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I got my Cliffjumper earlier this week and I dig him. I’m especially taken back by the finish of the red parts. I don’t know if the red is painted but it feels really high quality (like the toy as a whole).

The parts forming is unfortunate but I think the design team is focusing on a good looking Transformer in robot mode.

I‘m looking forward to other releases. I‘d love to get a Galvatron from this line. Sadly the Starscream seems really lackluster especially with having the New Age Skywarp on my desk.

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Who here has MP-44 and is still impressed with it?

Six months in - I still have OP v3 on my desktop and really enjoy picking it up and messing around with it on a frequent basis. I can't think of any recent toy or model kit that has kept me entertained for this long. I think Takara has done a masterful job here.

I know some are hoping for a MP-44+ toy deco version, but I would actually prefer to have a -44D - for Devastation version. To differentiate it would have cell shaded painting, no chrome and the Autobot insignia with white backing. Accessories would include an alternate accurate game-head as well as S1/S2 heads, Ion Blaster, Energy Axt and a Star Saber. Trailer and all the other parts would be omitted.





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When Hasbro's crappy distribution made it impossible to find entire waves of Generations figures in stores it was the combiners that came in Combiner Wars that kept me from quitting the hobby.  And it was combiners that got me involved with 3rd party stuff, starting with MMC's Feral Rex and Unique Toys' Ordin.  And it's because it's a combiner that I've bought into the latest overpriced Takara import to fall under the "Generations Selects" banner.  Tonight we're having a look at Voyager-class Turtler.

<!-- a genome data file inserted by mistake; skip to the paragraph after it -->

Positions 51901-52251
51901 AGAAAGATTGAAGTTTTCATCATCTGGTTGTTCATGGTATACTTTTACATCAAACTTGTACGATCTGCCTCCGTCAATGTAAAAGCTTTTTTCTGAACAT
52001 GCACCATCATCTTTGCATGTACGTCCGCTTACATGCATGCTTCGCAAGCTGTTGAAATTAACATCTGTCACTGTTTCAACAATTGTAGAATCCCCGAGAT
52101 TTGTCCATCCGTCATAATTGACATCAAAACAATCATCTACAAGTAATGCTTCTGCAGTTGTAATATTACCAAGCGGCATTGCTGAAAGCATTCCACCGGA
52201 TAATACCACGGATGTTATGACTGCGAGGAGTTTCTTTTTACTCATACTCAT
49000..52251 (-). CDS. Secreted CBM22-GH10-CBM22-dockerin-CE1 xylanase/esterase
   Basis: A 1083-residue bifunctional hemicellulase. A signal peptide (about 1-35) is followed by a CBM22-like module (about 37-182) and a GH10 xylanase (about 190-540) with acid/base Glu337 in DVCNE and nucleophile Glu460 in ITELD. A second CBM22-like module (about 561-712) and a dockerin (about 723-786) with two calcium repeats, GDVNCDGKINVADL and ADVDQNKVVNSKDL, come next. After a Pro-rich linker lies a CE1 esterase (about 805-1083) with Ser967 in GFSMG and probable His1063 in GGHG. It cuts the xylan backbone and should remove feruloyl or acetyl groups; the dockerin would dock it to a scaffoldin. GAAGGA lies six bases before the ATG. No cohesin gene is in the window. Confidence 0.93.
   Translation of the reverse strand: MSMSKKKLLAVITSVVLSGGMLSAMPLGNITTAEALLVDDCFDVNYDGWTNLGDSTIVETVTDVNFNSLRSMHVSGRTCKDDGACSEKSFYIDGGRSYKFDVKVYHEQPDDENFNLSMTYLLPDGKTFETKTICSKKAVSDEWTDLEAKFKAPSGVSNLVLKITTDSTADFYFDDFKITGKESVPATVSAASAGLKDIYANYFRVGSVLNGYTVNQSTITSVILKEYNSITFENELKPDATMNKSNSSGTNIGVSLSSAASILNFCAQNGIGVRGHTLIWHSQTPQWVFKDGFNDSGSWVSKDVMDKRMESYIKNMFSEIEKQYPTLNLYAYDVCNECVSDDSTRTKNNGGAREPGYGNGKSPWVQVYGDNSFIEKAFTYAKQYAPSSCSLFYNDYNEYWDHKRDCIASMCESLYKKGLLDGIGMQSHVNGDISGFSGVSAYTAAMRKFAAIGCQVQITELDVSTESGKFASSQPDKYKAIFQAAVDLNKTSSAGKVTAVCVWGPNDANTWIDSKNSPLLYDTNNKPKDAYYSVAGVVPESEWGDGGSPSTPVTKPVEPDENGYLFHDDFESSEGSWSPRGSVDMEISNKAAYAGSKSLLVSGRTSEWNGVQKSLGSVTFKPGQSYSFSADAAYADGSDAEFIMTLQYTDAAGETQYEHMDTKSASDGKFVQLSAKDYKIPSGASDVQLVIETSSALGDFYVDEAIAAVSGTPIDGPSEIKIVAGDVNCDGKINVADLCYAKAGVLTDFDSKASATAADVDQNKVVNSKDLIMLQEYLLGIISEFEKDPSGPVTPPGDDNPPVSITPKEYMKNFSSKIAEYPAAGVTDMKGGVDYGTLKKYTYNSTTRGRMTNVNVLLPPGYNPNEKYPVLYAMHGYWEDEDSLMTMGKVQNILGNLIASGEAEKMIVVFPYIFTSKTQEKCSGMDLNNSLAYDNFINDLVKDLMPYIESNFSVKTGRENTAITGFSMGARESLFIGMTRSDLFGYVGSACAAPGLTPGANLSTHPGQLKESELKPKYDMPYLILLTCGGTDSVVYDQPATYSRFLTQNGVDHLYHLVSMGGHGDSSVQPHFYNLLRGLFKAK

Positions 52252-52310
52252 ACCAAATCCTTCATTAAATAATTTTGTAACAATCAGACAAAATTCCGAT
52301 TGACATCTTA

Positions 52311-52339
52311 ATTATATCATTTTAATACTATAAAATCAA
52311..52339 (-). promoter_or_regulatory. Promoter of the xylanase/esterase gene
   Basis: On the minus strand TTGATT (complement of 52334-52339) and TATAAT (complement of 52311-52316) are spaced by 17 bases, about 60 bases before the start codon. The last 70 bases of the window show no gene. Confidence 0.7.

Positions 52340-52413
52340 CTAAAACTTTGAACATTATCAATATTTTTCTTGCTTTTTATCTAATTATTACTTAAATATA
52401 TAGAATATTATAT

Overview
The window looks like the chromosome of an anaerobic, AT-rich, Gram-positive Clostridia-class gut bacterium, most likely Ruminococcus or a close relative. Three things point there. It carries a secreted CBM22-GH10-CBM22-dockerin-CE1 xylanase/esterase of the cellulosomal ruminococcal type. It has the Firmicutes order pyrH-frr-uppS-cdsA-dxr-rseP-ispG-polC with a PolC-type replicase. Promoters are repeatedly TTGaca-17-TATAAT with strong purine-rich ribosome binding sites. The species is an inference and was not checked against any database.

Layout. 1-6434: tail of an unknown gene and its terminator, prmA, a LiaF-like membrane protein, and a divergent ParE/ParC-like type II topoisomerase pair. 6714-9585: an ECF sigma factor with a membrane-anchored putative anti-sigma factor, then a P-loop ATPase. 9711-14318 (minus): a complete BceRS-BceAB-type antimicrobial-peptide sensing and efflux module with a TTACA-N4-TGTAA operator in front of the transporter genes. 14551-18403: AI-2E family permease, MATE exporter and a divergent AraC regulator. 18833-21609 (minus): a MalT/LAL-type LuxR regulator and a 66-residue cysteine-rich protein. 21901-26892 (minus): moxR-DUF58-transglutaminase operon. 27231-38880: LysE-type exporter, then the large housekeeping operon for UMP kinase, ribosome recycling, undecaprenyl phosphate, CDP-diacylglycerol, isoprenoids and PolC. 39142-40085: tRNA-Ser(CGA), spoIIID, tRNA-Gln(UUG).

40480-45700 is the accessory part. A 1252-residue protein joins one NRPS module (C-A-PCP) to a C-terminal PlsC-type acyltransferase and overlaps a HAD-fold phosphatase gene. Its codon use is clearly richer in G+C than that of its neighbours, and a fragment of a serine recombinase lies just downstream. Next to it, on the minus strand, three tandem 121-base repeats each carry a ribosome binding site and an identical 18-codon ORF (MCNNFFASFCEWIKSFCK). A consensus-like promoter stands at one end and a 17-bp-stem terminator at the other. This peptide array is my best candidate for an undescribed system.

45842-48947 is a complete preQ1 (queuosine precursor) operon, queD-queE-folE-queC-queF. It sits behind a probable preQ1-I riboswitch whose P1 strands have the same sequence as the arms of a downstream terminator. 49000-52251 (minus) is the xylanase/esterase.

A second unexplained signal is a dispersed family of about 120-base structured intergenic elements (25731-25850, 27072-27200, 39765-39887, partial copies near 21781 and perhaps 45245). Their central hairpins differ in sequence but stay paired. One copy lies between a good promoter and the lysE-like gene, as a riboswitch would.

I was a bit surprised to find that Turtler (or Snaptrap, if you prefer the American name) is retooled a bit from Power of the Primes Hun-Grr.  Both arms in their entirety plus the hips and thighs are simply recolors, and even some of the parts that are new still work the same.  I think the result leads to some issues, like how the turtle head and legs protrude from his chest, and how he winds up with massive forearms and a tiny waist.  Still, Turtler arguably comes out better than Hun-Grr did, with a design and colors that are more heavily G1 than TFC's stylized take.  I especially like the headsculpt and colors, which remind me of the G1 box art.


Turtler comes with quite a few accessories.  First we have his sword and rifle.  The sword has some metallic pinkish paint on the blade, and the gun has some extra 5mm pegs and several 5mm ports.  We've got the combiner feet, which are a step up from previous Hasbro combiners as they have some built-in ankle articulation, and guns on the sides that can fold over the bottom in a manner that makes them look more purposefully like weapons.  We've got a shield, which is a bit of partsforming that's true to the G1 toy, and his pom pom cannons, a bit of partsforming that I believe is not so true to the G1 toy.  Also unlike the G1 toy there's no mechanical gimmick here.  The barrels can be extended, but they just slide and click into place.